How to disguise desperation while looking for a new (banking) job
If you've been looking for a new financial services job in 2023 and you haven't found one yet, you can be forgiven for feeling panicked. Thanksgiving is nearly upon us. Then it's Christmas. Then it's bonus season. And then you'll be competing with everyone else trying to find a new seat in 2024 because they didn't like their pay.
Do not lose your cool. Financial services is an industry that values status. While honesty can help in some situations, an admission that you're getting desperate while you're looking for a new job may also act against you.
"There are a lot of desperate people out there," says one markets headhunter who works in both London and on Wall Street. "People that I would politely call stalkers. People who call me all the time asking if I have anything for them yet."
You're special, not cheap
The first rule of finding a new job is to be clear on your value. If you're senior, and you want to get back into the market, you may need to accept a pay cut or a demotion, but don't make this your main selling point. "My clients don't want to hire someone just because they're cheap. They want to hire someone because they can add value," says the headhunter.
The same applies if you're a junior and are competing against the perpetual influx of new graduates: be prepared to compete on pay, but stress your experience and ability.
You're interesting, not over-eager
People hire other people partly because of their skills, but also because they like them. If you want to get over the line, you need to project that you're the kind of person they will want to be around.
If you're already out of the market, you need to stress that you've been using your time in a valuable and exciting way.
"I worked with a senior asset manager said she'd spent the past six months redecorating her château in France," says Dan Whitehead, a careers consultant who was formerly an EMEA head of recruitment at BlackRock. "If you don't have a château, you can say you've been redecorating a holiday house in Suffolk," he suggests.
And if you're out of work and you don't have a holiday house to redecorate? Try project work and volunteering. "Some of the best uses of time I've seen involve working in research projects in your field, whether that means an ESG project in your product area, for example, or volunteering," says Whitehead.
You're in control, not floating
Whitehead says you need to a narrative. You need to be able to say that you've "taken time out to review what you want to do next."
When you apply for jobs and achieve interviews, you need to project intention rather than opportunism. "You need to make it appear that you still have a strategy when it comes to your career," says Whitehead. "Make a case why this is the perfect opportunity for you."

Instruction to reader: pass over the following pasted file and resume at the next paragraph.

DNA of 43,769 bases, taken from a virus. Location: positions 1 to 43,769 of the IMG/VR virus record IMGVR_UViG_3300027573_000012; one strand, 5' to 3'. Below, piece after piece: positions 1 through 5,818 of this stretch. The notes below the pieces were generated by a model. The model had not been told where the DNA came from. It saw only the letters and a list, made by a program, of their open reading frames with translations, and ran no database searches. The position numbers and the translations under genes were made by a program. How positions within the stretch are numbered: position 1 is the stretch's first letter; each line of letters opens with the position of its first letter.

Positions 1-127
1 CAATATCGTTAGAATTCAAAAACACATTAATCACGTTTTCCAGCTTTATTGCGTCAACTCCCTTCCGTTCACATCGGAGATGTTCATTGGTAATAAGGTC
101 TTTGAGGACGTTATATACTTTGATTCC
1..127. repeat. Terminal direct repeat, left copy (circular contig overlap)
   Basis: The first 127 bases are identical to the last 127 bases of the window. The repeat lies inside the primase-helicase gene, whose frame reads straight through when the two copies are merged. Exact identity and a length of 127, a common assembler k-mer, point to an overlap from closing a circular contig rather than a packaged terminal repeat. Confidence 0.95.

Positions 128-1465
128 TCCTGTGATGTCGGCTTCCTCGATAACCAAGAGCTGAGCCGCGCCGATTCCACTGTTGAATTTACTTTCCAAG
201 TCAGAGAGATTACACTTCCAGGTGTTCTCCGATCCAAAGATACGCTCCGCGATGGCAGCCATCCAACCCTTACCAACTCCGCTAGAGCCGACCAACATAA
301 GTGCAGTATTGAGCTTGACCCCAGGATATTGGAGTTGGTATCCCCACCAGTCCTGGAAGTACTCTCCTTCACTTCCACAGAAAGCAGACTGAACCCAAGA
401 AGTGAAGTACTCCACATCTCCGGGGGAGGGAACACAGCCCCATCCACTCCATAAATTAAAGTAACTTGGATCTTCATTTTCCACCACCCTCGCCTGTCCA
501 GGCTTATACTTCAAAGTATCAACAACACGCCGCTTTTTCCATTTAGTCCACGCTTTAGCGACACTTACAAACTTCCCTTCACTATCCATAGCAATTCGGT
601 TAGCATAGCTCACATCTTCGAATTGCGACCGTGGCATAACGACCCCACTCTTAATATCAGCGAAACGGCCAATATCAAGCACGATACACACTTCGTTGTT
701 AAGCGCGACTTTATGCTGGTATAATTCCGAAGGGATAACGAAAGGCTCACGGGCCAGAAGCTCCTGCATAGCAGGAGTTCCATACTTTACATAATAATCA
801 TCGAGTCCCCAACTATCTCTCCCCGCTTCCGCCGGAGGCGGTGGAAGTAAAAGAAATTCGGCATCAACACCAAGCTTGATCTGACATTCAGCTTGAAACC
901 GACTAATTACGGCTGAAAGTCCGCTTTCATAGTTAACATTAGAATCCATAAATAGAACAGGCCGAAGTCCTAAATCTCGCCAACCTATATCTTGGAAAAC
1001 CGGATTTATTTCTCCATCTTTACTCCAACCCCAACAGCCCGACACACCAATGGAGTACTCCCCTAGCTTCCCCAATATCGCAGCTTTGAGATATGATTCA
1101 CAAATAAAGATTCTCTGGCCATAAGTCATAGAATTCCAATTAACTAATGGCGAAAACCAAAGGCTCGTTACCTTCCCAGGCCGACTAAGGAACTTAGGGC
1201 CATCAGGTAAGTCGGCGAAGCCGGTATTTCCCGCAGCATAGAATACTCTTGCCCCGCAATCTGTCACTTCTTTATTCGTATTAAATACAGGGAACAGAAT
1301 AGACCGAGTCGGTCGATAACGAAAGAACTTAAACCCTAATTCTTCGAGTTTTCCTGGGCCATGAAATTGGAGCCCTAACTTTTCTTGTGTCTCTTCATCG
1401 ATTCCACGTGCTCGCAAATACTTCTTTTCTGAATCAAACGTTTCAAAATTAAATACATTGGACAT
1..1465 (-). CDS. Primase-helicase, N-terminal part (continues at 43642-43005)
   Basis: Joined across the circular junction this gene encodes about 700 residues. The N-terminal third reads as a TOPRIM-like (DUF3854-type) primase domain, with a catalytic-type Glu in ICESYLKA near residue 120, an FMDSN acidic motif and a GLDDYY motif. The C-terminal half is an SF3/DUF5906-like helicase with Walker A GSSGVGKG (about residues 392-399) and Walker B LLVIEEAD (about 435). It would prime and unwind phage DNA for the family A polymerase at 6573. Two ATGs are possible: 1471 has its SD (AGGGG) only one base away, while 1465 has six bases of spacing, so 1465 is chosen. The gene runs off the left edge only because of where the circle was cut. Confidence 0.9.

You're grateful, not grasping
You may well get a job through your network, but for this to happen, you will need to understand how to feed your network and not deplete it.
"Networking should never be a take-take activity," says Philip Beddows, a coach at the Silk Road Partnership in London. "It's amazing how few people will go back to their network contact and let them know what happened after a meeting with someone they suggested," he says. "It doesn't take a moment to go back and say, 'I'm very grateful - I met with the person you suggested, and it was very valuable and is being taken forward.'"
In this way, Beddows says you will make members of your network feel appreciated, and will ensure that they remember you if they come across something that might help.
You're persistent, not pestering
The longer you're looking for a job, the greater the danger that you become an irritation when you approach the same people and recruiters over and again.
Beddows says you can avoid this by being creative, open-minded, and iterating upon your existing tactics. "A lot of people will get somewhere by always going up the same street," he says. "But there are other streets that will take you to the same place."
By going off-piste and talking to different people, exploring other avenues and attending events and meeting people you would have ignored while working full time, Beddows says you can trigger serendipity. "Serendipity doesn't just happen. You need to be your own personal disruptor," he reflects.
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